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Assigning Committees using Probability

```
Date: 2/7/96 at 14:11:47
Subject: Probability

"If a committee of 5 people is to be chosen from 12 couples with the
restriction that no husband and wife can be on the same committee, how
many possible committees are there?"

I tried solving with 24 C 5/2!

Rich Hendershot
```

```
Date: 2/14/96 at 18:0:57
From: Doctor Byron
Subject: Re: Probability

Greetings to the Cannon Academic Center.

As you probably know, if there were not the couples restriction,
one could simply take the answer to be:

24 C 5 =

24!
--------
(24-5)!*5!

giving 24*23*22*21*20/(5*4*3*2*1) = 42,504.

You can view this last series of numbers as successive choices of the
members. For the first member, you can choose from 24 possibilities,
which leaves you with 23 for the second, 22 for the third, etc.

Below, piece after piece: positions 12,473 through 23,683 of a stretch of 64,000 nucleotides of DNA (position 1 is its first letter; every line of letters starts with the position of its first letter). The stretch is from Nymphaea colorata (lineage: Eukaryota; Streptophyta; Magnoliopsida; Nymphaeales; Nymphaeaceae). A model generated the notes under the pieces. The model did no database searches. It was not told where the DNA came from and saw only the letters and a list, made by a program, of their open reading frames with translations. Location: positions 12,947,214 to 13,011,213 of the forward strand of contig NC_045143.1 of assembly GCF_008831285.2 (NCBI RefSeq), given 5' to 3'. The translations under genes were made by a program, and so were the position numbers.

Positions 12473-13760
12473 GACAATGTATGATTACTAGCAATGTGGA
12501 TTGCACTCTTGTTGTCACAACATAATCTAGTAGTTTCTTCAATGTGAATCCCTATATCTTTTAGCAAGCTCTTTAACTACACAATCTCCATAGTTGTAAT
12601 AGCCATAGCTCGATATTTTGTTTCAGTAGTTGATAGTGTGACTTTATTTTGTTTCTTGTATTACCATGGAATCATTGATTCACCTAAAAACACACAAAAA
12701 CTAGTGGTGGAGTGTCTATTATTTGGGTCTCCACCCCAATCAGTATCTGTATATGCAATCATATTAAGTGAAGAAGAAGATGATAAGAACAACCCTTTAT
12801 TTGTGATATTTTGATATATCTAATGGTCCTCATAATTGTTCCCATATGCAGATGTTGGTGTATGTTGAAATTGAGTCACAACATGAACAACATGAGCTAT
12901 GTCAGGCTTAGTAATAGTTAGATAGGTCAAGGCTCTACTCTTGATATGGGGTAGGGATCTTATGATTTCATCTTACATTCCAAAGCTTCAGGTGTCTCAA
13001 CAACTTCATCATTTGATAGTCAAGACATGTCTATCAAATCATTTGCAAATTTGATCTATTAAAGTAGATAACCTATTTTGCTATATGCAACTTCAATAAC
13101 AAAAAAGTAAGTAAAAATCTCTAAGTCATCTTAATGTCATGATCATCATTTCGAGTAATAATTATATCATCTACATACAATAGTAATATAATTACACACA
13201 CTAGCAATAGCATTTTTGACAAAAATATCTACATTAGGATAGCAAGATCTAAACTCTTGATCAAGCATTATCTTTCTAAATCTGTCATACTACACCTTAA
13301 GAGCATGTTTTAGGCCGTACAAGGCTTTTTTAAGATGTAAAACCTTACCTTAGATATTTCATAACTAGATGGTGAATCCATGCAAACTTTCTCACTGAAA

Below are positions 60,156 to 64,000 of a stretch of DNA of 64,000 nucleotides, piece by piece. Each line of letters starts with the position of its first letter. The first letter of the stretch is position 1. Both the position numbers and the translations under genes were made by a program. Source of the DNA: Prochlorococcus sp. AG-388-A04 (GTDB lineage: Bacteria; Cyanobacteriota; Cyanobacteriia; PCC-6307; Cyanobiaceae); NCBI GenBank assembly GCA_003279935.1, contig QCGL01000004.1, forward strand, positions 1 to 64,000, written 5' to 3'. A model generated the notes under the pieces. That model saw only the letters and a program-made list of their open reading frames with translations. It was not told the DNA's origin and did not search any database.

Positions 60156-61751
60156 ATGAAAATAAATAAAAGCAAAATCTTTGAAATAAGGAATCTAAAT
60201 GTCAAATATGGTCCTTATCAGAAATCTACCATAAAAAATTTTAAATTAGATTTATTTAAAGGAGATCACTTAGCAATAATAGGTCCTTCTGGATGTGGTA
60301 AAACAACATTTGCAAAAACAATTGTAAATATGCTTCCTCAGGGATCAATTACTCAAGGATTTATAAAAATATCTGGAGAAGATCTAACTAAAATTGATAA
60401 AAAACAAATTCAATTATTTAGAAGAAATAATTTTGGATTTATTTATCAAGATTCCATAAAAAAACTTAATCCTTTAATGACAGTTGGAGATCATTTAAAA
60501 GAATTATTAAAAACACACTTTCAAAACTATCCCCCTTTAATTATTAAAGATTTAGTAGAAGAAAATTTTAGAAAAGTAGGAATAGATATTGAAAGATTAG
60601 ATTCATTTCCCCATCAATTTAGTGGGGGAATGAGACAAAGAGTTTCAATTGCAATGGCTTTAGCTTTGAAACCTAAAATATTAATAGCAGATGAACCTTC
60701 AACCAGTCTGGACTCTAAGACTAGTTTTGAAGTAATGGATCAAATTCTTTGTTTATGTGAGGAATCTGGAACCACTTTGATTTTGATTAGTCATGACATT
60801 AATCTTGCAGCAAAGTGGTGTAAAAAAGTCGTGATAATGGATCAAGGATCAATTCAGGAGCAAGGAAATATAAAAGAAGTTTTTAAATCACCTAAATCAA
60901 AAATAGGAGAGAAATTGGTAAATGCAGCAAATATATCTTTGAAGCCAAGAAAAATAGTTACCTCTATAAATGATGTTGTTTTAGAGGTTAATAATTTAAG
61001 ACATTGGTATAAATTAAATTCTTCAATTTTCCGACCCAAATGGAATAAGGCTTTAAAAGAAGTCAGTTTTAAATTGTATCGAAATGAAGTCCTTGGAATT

Because we don't care about the ordering of the committee members, we
divide by 5!, the number of different ways of putting 5 members in
order.

In the case of the couples problem, you simply eliminate two
possibilities each time a choice is made (if a wife is chosen, we also
eliminate the husband), so the solution becomes:

24*22*20*18*16   12*11*10*9*8 * 2^5       12!
-------------- = ------------------ = --------- * 2^5 = 25,344
5!             5*4*3*2*1          (12-5)!*5!

In a more general case of a committee of n people from a group of m
couples with this restriction, the solution would be:

m!
---------- * 2^n
(m - n)!*n!

You could make this formula even more general by replacing 2 with the
number of some other group restriction (e.g. families of 5 where only
one member from each family can be picked).

-Doctor Byron,  The Math Forum

```
Associated Topics:
High School Probability

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